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What are Electoral Bonds which the Supreme Court has struck down?

In a landmark judgement, the Supreme Court on Thursday (15th February) struck down the Central Government’s Electoral Bonds scheme calling it ‘unconstitutional’ and ‘violative of Right to Information’. The court also said that this bond is capable of making the donor eligible for taking advantage or favour from any political party.
The apex court ordered the State of Bank of India (SBI) to stop issuing electoral bonds. The unanimous verdict was delivered by a five-judge Constitution bench headed by the Chief Justice of India (CJI) D Y Chandrachud along with Justices Sanjiv Khanna, BR Gavai, JB Pardiwala and Manoj Misra. Interestingly, the verdict comes months before the Lok Sabha elections in 2024.
What are electoral bonds? Why did the apex court strike it down? The CSR Journal takes a look.

What are Electoral Bonds

The Electoral Bonds scheme allowed anonymous funding to political parties. The scheme was started by the NDA Government in 2018.
The identity of the donor is kept confidential both by the bank as well as by the political party which is receiving the donation. These bonds are issued by the State Bank of India (SBI) and are sold in multiples of Rs 1,000, 10,000, 1 lakh,10 lakh, and 1 crore. The contributor could buy a bond from SBI and the bank would release it to the political party.
After the money is transferred, the recipient political party gets 15 days time period to encash it.  All donations made under this scheme are anonymous and exempt of taxes. Electoral bonds, with a validity period of 15 days and yet to be encashed, would be returned by political parties or purchasers to the bank, which must refund the amount to the purchasers’ accounts.
Under this scheme, political parties which are registered under Section 29A of the Representation of the People Act, 1951 and which have received more than one per cent votes in the last Lok Sabha or state legislative assembly elections are eligible to receive electoral bonds.

How much did political parties receive through Electoral Bonds

As per reports, talking about donations received till April 2022, Rs 9,856.72 crore has been received through electoral bonds since its inception in 2017-18, with ruling party BJP alone receiving Rs 5,271.97 crore . Other parties which have received anonymous donations include Congress (Rs 952.29), Trinamool Congress (Rs 767.88 crore), the Biju Janata Dal (Rs 622 crore) and the Telangana Rashtra Samithi (Rs 383.65 crore) in the abovementioned time period.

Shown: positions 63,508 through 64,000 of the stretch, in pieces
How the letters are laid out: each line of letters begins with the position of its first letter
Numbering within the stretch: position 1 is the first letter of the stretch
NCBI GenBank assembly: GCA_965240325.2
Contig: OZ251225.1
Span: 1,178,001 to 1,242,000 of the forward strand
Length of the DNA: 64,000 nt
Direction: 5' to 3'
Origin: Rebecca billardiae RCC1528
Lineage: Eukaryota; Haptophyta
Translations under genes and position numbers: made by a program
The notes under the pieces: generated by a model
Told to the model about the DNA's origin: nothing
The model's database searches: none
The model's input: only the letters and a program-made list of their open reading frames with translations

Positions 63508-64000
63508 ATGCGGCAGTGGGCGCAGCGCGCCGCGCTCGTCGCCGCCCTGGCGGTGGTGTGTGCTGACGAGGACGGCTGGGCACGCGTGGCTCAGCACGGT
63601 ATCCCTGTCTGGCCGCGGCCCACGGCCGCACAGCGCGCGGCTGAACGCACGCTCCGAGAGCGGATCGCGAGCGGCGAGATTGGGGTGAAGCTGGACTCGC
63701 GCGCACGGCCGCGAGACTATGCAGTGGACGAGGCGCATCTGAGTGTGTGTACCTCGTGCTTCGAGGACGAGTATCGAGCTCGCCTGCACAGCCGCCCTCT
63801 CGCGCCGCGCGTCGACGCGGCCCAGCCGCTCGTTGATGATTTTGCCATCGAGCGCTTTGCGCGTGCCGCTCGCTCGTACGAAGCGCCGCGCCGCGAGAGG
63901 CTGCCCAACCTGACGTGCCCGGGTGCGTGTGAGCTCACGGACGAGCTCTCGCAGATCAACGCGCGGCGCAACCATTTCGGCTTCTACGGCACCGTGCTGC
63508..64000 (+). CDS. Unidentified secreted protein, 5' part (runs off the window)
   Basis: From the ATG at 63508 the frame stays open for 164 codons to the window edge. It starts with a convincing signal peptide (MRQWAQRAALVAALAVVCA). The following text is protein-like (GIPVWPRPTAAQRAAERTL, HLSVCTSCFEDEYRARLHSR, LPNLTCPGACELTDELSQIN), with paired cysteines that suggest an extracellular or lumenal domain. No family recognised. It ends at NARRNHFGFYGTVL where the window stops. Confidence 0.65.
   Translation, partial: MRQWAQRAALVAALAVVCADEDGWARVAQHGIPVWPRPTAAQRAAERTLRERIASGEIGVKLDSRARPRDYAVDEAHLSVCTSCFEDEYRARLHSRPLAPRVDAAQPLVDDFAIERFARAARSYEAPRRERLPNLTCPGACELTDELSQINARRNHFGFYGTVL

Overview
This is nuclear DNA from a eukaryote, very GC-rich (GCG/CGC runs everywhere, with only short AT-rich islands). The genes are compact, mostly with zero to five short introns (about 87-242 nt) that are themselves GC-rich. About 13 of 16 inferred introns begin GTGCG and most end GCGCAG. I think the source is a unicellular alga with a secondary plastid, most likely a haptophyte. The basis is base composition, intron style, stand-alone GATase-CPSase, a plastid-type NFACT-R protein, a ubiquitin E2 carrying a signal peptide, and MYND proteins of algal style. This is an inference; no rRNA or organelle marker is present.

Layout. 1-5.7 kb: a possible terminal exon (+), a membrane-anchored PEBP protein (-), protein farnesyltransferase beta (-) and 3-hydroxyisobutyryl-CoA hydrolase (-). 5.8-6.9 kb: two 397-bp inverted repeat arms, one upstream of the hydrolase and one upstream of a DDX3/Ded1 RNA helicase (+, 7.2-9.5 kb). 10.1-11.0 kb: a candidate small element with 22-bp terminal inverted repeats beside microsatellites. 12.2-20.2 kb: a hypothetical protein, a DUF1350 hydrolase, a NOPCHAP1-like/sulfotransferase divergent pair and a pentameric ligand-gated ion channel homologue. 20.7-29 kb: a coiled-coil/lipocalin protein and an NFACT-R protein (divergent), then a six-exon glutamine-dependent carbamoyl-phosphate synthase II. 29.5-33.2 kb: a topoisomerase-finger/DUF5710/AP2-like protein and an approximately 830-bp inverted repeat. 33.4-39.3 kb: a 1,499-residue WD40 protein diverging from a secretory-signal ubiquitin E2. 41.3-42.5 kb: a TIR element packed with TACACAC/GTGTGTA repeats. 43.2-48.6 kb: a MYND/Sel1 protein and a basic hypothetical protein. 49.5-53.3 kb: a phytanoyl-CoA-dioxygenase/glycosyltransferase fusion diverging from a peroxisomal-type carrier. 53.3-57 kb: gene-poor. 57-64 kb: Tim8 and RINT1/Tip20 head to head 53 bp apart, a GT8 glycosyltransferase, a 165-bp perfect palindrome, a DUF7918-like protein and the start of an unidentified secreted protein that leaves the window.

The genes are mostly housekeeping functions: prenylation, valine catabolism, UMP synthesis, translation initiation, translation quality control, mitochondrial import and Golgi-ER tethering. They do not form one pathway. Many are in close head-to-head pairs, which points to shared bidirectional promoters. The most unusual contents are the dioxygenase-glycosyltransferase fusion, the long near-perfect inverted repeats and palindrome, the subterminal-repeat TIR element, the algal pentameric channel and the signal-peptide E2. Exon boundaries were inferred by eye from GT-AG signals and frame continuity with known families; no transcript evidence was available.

Apex Court’s instruction to SBI regarding Electoral Bonds

The State Bank of India (SBI) has issued Electoral Bonds worth Rs 16,518 crore in 30 tranches since the beginning of the scheme in 2018.
The Supreme Court has ordered the State of Bank of India to stop issuing electoral bonds and directed the bank to submit details of bonds purchased from 12th April, 2019, till date to the Election Commission of India (ECI). The bank has been given time till 6th March, 2024 to share the information with ECI.

Why this decision

A five-judge Constitution bench headed by CJI D Y Chandrachud has declared Electoral Bonds as ‘unconstitutional’.
The Court said the scheme violates the constitutional right to freedom of speech and expression as well as the right to information. The scheme violates the voters’ Right to Information about political funding under Article 19(1)(a) of the Constitution.
“This is violative of the principle of free and fair elections and political equality captured in a value of ‘one person, one vote’,” stated Chief Justice Chandrachud.

Scheme empowered corporates

The scheme allowed inflow of huge contributions by business conglomerates, top corporate companies and multinational corporations with major business stakes in the country to political parties. The scheme and the amendments authorised “unrestrained influence of corporates in the electoral process” said the court. The Apex Court has said anonymity about the source of political funding through electoral bonds can promote corruption and a culture of quid pro quo with the ruling party to introduce a policy change or for getting a licence.